Action Steps

  1. Talk with your manager. Indicate you are sorry for arguing and ask if you can talk through the current standards
  2. In this conversation, stop arguing. Understand the "why" to what your manager is suggesting. Don't automatically assume "you are an idiot"
  3. Listen to what your manager says for "why." If you don't get this, try to get the why - don't even try disagreeing with it or saying "but, but, but." People generally get defensive when people argue with them. And get a lot more willing to listen if you listen and seek to understand first.
  4. After fully understanding why your manager wants these standards (you probably should say something like, "So if I understand correctly, the reasons for these standards are X, Y, Z" - if you can't do this, you need more information), ask something like: "Would it be ok if I explain what I have been doing and why to determine if they could be included in the standard?"

Tread lightly in this conversation. If you have any level of argument you are likely to lose badly, given you have history with your manager.

  • 1
    Nice post, my attitude has apparently misrepresented myself from the replies I have received so far but regardless I still see value in this answer. To be clear, I don't argue with management or anyone. My manager constantly compliments me for my skills, quality of work, and yes even my ability to follow standards more so than others. My people skills are not bad, though I mainly stay head down and just hack away at code. I do have a weakness for politics though and accept I need to learn to play them better.
    – Tony
    Jul 15, 2014 at 14:35
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    @Tony sometimes the primary problem people have is recognizing their attitude is hostile/argumentative. I can't count the number of conversations I've had, about either myself or others, which basically go "you were really confrontational" followed by, "really? how so?" This is a big part of politics too, understanding the impact/image you present.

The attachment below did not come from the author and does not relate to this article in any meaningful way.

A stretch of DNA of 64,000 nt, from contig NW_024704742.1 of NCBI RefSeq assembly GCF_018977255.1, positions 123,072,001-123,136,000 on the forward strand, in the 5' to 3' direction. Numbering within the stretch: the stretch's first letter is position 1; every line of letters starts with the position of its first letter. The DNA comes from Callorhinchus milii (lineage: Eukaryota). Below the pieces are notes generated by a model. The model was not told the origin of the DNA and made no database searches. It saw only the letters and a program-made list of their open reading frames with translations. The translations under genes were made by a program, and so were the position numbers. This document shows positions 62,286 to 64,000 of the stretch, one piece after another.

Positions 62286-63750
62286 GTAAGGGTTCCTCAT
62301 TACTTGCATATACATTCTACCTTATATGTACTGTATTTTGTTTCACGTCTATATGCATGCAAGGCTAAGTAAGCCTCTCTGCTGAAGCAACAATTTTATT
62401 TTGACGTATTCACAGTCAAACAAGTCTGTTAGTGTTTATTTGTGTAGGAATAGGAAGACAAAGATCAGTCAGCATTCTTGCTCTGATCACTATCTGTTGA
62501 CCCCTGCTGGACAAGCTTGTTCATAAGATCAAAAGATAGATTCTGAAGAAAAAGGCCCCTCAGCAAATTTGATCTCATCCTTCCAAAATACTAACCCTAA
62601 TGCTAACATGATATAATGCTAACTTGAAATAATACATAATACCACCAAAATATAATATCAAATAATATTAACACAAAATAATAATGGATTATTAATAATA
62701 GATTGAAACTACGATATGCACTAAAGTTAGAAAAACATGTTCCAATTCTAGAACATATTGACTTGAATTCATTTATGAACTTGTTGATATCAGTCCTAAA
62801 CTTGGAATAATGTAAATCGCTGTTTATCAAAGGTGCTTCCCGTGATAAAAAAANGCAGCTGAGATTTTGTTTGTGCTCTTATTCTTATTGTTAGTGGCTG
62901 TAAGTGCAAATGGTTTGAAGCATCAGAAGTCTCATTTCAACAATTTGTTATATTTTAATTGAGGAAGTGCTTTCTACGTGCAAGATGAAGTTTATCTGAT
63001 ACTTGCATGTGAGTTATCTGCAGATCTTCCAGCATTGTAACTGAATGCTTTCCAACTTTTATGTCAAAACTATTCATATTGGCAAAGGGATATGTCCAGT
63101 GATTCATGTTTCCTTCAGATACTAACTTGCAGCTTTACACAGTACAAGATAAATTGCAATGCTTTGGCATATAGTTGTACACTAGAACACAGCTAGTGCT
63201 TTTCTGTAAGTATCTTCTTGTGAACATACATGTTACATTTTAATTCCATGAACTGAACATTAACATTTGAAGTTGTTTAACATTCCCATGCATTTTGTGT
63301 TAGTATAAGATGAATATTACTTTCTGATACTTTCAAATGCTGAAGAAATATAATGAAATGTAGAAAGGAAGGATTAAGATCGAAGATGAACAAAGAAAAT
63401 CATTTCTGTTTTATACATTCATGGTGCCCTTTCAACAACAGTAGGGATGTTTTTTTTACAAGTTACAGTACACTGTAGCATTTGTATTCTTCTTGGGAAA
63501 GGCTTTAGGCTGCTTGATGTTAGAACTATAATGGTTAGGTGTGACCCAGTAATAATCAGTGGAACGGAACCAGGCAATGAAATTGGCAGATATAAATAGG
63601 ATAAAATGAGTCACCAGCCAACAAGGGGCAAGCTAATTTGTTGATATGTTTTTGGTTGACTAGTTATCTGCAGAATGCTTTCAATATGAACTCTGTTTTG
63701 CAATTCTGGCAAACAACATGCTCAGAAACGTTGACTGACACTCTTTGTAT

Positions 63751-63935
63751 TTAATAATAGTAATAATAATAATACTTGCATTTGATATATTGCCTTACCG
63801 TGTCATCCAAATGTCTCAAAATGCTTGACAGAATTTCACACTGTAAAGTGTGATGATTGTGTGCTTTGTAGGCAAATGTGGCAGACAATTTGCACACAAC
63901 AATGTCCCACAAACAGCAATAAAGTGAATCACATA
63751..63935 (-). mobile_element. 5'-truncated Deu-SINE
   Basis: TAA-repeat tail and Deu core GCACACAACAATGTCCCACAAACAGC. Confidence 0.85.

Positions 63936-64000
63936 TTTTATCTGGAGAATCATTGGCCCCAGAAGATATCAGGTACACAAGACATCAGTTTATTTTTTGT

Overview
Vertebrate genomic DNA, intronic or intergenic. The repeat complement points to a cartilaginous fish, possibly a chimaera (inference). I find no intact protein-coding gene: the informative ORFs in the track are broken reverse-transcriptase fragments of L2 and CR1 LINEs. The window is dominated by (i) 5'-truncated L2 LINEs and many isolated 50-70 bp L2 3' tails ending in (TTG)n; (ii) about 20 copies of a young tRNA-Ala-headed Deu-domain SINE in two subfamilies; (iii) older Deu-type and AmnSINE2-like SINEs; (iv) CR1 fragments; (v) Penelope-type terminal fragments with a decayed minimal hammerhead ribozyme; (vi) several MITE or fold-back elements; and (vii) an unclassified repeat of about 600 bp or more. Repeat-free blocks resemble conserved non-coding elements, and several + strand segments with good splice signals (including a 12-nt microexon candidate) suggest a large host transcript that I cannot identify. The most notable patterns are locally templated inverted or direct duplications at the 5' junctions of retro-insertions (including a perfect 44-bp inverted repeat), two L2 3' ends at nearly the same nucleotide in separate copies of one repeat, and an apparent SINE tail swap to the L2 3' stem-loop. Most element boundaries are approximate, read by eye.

– enderland
    Jul 15, 2014 at 14:37
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    @Tony it's also worth noting you're pretty new to the company. So your ability to influence change is limited. I, like yourself it seems, am the sort of person who enters a company and perpetually probes and prods to try and shift things in a better direction. I will say though it's a very delicate dance politically speaking, and it's almost entirely politics. Any change you try to make will be met with resistance of some kind, some is easy to overcome some will be a long campaign of attrition to wear down the opposition. Pick your battles, one fight at a time, tread softly, and keep metrics. Jul 15, 2014 at 14:50
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    Marking this as the answer as I feel it was well written despite some misconceptions and provides some good feedback in general that other people in other industries could also find useful.
    – Tony
    Jul 15, 2014 at 15:12
  • @Tony you might also find this question useful.
    – enderland
    Jul 15, 2014 at 16:33

Great answers above, but I would like to add one more point.

Good bad or otherwise, there is a history to these standards. If they are being followed, there is likely a significant code-base written to these standards. Your request to change the standards would create a need to revisit the entire code-base to restructure the old code. This could be a significant effort and adds risk for inadvertent code changes. If the team doesn't touch the old code, you are now leaving by two (or more) standards.

In my experience, if you have more than one standard, you probably really have none.

  • 3
    Whenever a new standard is introduced, this standard usually is not applied to legacy code until this legacy code requires a logical update (so a new feature or a bugfix). Changing code just to adhere to a new standard is dangerous and irresponsible.
    – Nzall
    Jul 16, 2014 at 7:52
  • 1
    I would agree about legacy code, but there plenty of current projects out there that have a multi-year history that could be impacted. One if the apps my team has built and is currently enhancing has over 200K lines of code. If somebody suggested a new standard for that code, the answer would very likely be no.
    – cdkMoose
    Jul 16, 2014 at 12:53
  • I agree, and the standards seem to be very loosely followed here except when it comes to me. I keep getting the line "others before me did not enforce them but I am" which is fine but I still see code coming from others not conforming at all. The standards I am looking to not even change just ask that they allow are simply comment based which allows for quicker understanding. I agree with what you have said though.
    – Tony
    Jul 17, 2014 at 12:12

I know this isn't what you want to hear, but the sad truth is that companies (Or rather the people running them) don't always follow logic or the "best way". This is for a variety of reasons, some reasonable (Compatibility, compliance, standardization etc), some not (Fear of change, lack of understanding etc).